The two Canadians are Gillian Frank, 33, an academic living in Brooklyn, N.Y., and Jamie Duong, 28, an IT professional living in Ithaca, N.Y. Both were born in Canada. They state in affidavits that they have been unable to find employment in Canada but that they have strong ties to Canada and intend to return to this country. Both discovered that they could not vote in a Canadian election from their homes when they attempted to do so during the May 2, 2011 federal election.
The Canada Elections Act requires the Chief Electoral Officer to maintain a register of electors who are temporarily resident outside Canada. However, this register is limited to electors who have been residing outside of Canada for less than five consecutive years.
Their challenge, under the Canadian Charter of Rights and Freedoms, was heard in the Superior Court of Ontario before Justice Penny in February of 2014.
The application was supported by affidavits from Jean-Pierre Kingsley, Canada*s former Chief Electoral Officer who recommended such a change to Parliament in 2005, and Don De Voretz, professor emeritus of Simon Fraser University, who has researched the subject and says that there are 2.8 million Canadian living abroad. The number is *akin to a Candian province,* he states in his affidavit.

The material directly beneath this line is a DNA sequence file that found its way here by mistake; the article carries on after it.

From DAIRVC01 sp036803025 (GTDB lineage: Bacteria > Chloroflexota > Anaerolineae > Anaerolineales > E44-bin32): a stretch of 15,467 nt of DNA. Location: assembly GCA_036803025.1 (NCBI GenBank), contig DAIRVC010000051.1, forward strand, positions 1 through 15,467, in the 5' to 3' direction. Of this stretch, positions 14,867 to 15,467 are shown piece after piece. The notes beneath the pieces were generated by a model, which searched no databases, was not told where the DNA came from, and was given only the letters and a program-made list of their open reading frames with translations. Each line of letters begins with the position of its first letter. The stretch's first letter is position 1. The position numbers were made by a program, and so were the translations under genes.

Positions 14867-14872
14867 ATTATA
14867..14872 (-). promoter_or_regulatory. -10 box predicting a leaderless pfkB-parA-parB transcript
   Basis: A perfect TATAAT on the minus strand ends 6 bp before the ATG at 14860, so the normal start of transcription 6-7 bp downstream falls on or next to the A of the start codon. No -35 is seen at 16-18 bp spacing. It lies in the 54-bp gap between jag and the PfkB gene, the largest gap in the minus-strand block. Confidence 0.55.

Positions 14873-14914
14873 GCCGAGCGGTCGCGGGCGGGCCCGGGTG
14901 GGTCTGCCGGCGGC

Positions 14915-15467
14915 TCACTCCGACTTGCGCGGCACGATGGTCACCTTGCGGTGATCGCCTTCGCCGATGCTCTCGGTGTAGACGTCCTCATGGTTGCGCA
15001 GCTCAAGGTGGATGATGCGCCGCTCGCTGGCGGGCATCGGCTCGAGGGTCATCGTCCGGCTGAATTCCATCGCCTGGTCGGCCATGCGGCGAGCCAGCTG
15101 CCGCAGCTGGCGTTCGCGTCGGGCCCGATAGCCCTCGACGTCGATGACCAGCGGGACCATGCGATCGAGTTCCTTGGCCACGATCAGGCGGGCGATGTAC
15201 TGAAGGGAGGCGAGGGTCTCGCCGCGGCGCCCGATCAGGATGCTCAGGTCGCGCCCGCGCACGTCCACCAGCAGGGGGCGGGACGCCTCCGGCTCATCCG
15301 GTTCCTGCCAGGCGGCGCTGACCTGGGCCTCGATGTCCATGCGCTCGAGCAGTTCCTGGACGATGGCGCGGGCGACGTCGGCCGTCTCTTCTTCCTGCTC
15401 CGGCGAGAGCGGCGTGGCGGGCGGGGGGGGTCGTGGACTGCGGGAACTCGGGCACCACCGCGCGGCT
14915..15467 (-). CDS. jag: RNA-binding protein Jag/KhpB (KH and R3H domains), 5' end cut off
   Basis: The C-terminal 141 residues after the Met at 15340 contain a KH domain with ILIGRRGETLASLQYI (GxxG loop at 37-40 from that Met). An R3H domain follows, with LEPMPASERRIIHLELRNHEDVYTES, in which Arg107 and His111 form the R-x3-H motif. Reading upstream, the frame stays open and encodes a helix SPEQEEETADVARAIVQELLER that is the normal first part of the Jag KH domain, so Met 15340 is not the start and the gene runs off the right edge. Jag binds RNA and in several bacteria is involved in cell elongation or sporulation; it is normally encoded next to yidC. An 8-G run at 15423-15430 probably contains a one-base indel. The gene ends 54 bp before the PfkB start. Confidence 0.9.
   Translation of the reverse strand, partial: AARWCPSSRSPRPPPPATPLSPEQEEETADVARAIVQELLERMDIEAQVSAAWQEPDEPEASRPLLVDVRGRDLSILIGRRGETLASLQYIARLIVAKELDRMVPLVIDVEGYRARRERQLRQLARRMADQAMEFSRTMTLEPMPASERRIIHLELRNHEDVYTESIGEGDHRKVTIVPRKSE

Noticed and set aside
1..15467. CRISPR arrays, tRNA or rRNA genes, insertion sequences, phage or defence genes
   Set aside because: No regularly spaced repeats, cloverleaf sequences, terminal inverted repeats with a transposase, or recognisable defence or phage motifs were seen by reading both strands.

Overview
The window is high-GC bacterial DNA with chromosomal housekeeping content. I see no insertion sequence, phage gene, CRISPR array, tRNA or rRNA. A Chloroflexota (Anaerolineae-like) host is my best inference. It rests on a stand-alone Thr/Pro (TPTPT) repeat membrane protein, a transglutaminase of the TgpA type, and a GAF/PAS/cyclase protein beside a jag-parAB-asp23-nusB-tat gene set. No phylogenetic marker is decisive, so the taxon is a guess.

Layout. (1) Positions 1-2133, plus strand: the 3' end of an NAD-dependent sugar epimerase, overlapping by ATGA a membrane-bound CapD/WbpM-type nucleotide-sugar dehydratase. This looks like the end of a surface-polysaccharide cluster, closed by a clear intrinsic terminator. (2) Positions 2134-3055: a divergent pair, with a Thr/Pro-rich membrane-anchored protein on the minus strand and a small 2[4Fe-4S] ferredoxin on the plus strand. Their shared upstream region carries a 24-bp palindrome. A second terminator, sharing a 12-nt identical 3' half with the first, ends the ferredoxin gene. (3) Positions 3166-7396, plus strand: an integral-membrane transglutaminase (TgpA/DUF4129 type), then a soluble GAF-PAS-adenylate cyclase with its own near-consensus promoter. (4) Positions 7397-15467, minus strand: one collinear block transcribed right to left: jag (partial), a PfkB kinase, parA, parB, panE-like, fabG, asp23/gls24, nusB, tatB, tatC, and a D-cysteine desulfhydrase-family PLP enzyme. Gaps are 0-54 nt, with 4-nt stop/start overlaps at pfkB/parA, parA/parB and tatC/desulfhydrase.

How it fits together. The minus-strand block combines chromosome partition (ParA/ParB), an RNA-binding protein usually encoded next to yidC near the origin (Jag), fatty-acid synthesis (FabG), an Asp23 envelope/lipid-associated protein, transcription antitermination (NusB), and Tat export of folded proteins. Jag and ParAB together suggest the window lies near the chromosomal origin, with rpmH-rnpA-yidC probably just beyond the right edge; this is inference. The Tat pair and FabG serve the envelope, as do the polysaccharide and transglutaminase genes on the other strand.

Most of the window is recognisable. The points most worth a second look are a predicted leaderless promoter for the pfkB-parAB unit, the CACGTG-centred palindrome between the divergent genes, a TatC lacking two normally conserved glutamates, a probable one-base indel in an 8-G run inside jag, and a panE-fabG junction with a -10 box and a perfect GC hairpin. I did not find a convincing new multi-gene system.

In a decision dated May 2, 2014, the court found that the legislative provisions violated the right to vote protected by s. 3 of the Charter and could not be saved by s. 1 of the Charter. The court recognized that this decision impacts well over a million Canadians living abroad.
Please click for the following. You may need Adobe Acrobat Reader to access these documents.
- Court of Appeal decision on Stay Motion dated June 23, 2014
- Attorney General's Notice of Motion filed June 2, 2014
- Attorney General's Notice of Appeal filed June 2, 2014
- Decision of the Ontario Superior Court Renders Expat Voting Laws Unconstitutional.
- Factum of the Applicants, Gillian Frank and Jamie Duong
- Factum of the Intervenor, BCCLA
- Factum of the Intervener, CCLA
- CEO-Frank - Factum of theIntervenor, The Chief Electoral Officer
- Factum of the Respondents
- Factum of the Appellant, the Attorney General of Canada